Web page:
“There were two women on the inside that were very nice and civil with us,” Tragos said. 

Fenster said she felt the point of her role was to extend these civil interactions to the voters who came to the site from opposing political parties.

“It doesn’t matter what party the voters are. The point is make sure everyone can vote,” Fenster said. 

After being selected by the political party of the state one is in, partisan poll observers are expected to closely monitor the election process at voting sites and report on voter turnout on behalf of their political party. They are not supposed to interfere in the electoral process apart from reporting issues to polling site and party officials.

“We had to report every hour on the hour about wait times and observe people voting to make sure that everyone could get a chance to vote and that there was no voter intimidation,” Tragos said. “But if a voter was turned away for some reason, we had to follow them outside of the polling location and ask them why they were turned away and how we can help them vote.”

Although they were the youngest poll observers present, Fenster and Tragos were able to take action whenever problems occurred. Along with advocating for a voter after he was wrongfully turned away at the site, the sophomores observed patterns within the voters to report back to the Nevada State Democratic Party.

The importance of our role is to make sure every voter’s voice is heard in the electoral process.”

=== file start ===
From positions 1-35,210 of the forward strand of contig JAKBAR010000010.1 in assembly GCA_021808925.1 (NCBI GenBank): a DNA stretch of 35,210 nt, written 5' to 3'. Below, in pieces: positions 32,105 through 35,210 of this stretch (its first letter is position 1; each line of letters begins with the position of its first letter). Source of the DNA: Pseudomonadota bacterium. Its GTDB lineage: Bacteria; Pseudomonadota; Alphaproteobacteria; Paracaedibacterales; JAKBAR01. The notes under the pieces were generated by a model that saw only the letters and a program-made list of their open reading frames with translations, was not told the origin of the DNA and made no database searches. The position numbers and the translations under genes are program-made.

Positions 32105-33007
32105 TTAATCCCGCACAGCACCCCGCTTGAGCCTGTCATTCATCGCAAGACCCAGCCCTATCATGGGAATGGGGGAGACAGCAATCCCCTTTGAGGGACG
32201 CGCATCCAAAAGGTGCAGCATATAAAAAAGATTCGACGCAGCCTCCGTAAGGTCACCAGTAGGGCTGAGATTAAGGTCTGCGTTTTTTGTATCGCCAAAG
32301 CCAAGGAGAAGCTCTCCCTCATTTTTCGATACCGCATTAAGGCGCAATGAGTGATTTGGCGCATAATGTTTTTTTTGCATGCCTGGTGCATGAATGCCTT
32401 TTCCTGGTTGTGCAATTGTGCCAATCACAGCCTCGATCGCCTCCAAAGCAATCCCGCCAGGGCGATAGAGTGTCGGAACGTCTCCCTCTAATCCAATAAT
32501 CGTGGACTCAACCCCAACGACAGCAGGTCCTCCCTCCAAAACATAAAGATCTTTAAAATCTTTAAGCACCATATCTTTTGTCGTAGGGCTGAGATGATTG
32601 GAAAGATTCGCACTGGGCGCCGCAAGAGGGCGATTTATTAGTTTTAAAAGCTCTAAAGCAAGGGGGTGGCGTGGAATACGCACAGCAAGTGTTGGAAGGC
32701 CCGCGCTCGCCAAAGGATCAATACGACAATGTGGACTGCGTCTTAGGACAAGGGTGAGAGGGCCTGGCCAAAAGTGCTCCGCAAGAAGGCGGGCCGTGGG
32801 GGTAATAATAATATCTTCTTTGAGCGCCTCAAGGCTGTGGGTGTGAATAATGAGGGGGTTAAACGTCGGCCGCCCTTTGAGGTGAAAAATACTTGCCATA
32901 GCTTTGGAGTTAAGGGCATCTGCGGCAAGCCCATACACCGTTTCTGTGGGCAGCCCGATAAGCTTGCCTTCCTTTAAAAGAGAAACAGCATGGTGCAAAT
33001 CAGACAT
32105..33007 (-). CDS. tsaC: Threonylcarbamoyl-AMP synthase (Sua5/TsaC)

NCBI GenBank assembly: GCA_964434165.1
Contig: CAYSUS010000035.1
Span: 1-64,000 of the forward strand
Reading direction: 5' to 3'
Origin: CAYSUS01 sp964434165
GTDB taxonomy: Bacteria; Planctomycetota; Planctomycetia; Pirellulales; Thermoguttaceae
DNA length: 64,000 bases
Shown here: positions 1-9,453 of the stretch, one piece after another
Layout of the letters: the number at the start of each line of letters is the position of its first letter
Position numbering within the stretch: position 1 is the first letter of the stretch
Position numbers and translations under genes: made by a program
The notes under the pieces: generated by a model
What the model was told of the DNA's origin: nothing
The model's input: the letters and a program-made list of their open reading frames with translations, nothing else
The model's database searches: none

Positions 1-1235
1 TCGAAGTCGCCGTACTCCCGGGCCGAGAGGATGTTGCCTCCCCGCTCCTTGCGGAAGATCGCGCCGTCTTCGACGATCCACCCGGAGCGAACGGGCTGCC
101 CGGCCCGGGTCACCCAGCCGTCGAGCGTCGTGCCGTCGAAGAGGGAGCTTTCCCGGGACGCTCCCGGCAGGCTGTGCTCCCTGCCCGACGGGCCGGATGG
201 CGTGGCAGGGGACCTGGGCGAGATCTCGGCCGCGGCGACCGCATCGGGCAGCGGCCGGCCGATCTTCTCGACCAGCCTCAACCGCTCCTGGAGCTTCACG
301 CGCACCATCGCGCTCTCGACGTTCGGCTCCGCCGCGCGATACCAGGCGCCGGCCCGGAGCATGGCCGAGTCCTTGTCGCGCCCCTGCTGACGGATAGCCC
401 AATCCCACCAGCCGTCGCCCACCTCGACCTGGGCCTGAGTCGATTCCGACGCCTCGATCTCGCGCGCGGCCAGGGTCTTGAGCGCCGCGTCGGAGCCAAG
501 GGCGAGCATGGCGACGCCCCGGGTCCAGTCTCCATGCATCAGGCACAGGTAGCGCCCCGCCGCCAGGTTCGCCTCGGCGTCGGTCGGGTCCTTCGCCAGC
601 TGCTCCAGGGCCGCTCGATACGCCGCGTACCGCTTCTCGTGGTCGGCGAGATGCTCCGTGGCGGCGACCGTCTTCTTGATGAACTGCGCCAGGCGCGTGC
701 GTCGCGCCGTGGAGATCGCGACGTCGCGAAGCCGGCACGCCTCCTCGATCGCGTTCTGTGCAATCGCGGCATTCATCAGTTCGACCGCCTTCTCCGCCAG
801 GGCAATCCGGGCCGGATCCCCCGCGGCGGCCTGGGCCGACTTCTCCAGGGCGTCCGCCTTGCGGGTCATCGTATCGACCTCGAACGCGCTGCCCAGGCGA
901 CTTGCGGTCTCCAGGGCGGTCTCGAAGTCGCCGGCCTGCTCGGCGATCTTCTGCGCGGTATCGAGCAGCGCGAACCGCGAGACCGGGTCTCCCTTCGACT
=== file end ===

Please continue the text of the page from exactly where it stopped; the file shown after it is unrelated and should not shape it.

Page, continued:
— Charlotte Tragos

“Dani and I were looking at who was getting turned away and we noticed a pattern that we reported back,” Tragos said. “We were working in a predominantly white area, and the people that were getting turned away were people that did not look like the people that were working the polls.” 

Fenster, who described this pattern as “really interesting but really sad as well,” shared her understanding of what was occurring at the polling site. 

“Of the three that I saw [get turned away], one of them was disabled, one of them was Black and one of them was a new immigrant who just moved here. But it’s not always necessarily the people at the voting location turning them away for no reason,” Fenster said. “I feel like this spoke to more of a systemic thing where it’s more difficult for people who aren’t white or aren’t able bodied or things like that to register to vote and get their proper papers for registration.” 

Working as a poll observer is a step to combat this, Fenster said, by “giving [citizens] the resources so that everyone’s voice could be heard.” 

“I feel like our presence there and [the voters] knowing that we were there to support them and make sure that nothing bad was happening to them made them feel a lot safer,” Fenster said. “Especially if they felt like they were in the minority boat at the site because the most important thing is that voters feel safe.”